Fitness Tips

As much as it may stress you out just to think about exercising, once you actually start working out, you'll experience less stress in every part of your life.  "Exercise produces a relaxation response that serves as a positive distraction," says Cedric Bryant, chief exercise physiologist for the American Council on Exercise. He says it also helps elevate your mood and keep depression at bay.  You're not the only person who will benefit from more happiness and less stress in your life. When you're less stressed, you're less irritable, Atkinson says -- and that could improve relationships with your partner, kids, and co-workers. -Web MD

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If you have knee arthritis, the wearing away of cartilage at the joint, you may think that only long-term, intensive therapy will keep you walking.  But simply increasing light activity may be all it takes to keep you from being sidelined.  A study published in BMJ April 29, 2014, found that more time doing light-intensity physical activity-such as pushing a vacuum cleaner, walking around a room, or strolling through a grocery store-protects against knee arthritis becoming worse and against developing a disability as you age.  How much more activity does it take?  People who spent four hours a day doing light activity had 30% less risk of disability compared with people who spent three hours a day doing the same activities.  Even among people who did almost no moderate activity, the more light activity they did, the less likely they were to develop disability.  "That means that almost any activity you do that is not just sitting will keep you mobile and independent longer, able to walk around the house or go grocery shopping. The more you do each day, the better your knees will support you," says geriatrician Dr. Suzanne Salamon, an instructor at Harvard Medical School.  (Article copied from Harvard Health Letter Volume 39-Number 10| August 2014)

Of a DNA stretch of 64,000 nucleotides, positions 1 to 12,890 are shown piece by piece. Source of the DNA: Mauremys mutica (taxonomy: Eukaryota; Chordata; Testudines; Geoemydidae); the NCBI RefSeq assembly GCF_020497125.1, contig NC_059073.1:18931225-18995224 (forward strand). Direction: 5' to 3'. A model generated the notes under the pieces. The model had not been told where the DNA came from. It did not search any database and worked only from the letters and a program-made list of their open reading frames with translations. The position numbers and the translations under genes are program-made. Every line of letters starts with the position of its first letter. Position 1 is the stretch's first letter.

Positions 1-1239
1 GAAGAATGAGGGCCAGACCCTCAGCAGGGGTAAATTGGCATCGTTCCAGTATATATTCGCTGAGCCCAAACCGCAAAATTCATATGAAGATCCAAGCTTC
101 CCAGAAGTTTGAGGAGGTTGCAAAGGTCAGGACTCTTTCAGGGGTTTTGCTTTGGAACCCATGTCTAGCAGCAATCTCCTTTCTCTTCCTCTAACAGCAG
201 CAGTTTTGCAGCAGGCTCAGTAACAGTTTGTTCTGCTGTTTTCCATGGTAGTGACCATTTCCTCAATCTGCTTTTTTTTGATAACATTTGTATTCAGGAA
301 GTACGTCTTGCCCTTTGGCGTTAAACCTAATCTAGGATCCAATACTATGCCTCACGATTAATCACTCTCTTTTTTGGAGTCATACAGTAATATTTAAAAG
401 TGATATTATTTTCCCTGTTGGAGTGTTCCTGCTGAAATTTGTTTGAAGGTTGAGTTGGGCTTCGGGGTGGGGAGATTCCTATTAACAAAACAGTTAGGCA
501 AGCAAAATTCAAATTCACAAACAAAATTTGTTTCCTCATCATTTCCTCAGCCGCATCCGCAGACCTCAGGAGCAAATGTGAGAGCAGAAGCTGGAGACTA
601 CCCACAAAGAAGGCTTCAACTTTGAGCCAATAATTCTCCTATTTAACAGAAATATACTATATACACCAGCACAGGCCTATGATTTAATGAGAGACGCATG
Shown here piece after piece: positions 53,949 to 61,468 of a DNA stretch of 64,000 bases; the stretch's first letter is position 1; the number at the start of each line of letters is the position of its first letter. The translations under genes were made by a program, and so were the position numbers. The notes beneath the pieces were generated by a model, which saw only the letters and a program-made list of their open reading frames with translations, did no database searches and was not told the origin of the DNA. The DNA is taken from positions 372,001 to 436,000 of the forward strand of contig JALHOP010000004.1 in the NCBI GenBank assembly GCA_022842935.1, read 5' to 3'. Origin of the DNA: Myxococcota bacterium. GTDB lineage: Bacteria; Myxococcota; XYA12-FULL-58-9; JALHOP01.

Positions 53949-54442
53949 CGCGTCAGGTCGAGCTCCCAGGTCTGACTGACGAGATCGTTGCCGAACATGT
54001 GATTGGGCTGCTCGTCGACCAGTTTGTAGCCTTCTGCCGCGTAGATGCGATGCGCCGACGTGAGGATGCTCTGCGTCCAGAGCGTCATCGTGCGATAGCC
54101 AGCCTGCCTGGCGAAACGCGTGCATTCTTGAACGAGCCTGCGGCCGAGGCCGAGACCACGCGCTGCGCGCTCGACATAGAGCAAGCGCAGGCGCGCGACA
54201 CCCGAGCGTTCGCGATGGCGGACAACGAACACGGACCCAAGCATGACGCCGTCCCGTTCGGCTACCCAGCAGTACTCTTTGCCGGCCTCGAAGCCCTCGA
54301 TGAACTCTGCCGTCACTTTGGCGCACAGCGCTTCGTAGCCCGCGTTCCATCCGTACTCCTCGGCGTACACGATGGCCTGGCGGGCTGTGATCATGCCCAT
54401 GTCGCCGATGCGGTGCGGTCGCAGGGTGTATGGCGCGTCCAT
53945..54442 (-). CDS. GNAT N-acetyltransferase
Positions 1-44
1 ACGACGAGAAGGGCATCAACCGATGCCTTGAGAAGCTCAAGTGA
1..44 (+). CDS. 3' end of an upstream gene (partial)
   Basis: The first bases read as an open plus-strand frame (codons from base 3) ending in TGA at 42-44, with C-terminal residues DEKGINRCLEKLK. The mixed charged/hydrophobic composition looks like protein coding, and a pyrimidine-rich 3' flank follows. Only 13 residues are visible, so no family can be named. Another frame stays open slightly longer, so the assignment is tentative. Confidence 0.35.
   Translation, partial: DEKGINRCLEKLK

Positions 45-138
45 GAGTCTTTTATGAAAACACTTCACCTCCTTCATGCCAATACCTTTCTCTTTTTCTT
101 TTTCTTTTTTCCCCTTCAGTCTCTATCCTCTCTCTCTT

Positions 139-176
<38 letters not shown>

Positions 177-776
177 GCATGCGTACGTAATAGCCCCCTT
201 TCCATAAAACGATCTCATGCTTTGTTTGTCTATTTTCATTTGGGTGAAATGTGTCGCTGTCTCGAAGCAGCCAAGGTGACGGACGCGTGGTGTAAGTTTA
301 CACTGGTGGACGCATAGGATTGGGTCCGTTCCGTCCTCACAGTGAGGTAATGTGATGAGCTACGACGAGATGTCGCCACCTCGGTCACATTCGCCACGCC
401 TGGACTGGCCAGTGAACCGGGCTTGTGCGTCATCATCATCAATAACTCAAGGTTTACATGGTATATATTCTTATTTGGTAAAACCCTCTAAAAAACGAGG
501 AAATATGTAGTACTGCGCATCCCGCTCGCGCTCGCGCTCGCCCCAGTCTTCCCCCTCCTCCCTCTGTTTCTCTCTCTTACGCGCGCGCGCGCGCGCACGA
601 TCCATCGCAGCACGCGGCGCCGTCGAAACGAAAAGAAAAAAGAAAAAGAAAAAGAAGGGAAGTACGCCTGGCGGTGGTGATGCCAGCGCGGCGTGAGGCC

Many factors put you at risk for developing heart disease, such as being overweight, smoking, and having high blood pressure.  But a recent study shows that starting at age 30, inactivity has the biggest impact on a woman's risk of heart disease.  The research, published online May 8, 2014, in the British Journal of Sports Medicine, looked at health surveys of 32,000 Australian women to determine how much each risk factor contributed to a lifetime heart disease risk.  Before age 30, smoking contributed the most risk.  But from age 30 until the late 80s, low physical activity levels had more influence than any other risk factor.  Researchers estimate that if all women between the ages of 30 and 90 were able to reach the recommened weekly exercise quota-at least 150 minutes of moderate intensity physical activity, such as brisk walking-then more than 2,000 middle-aged and older Australian women each year could be saved from premature death.  What can you do to become more active?  Start a walking program today!!

(Copied from Harvard Health Letter Volume39-Number 10|August 2014)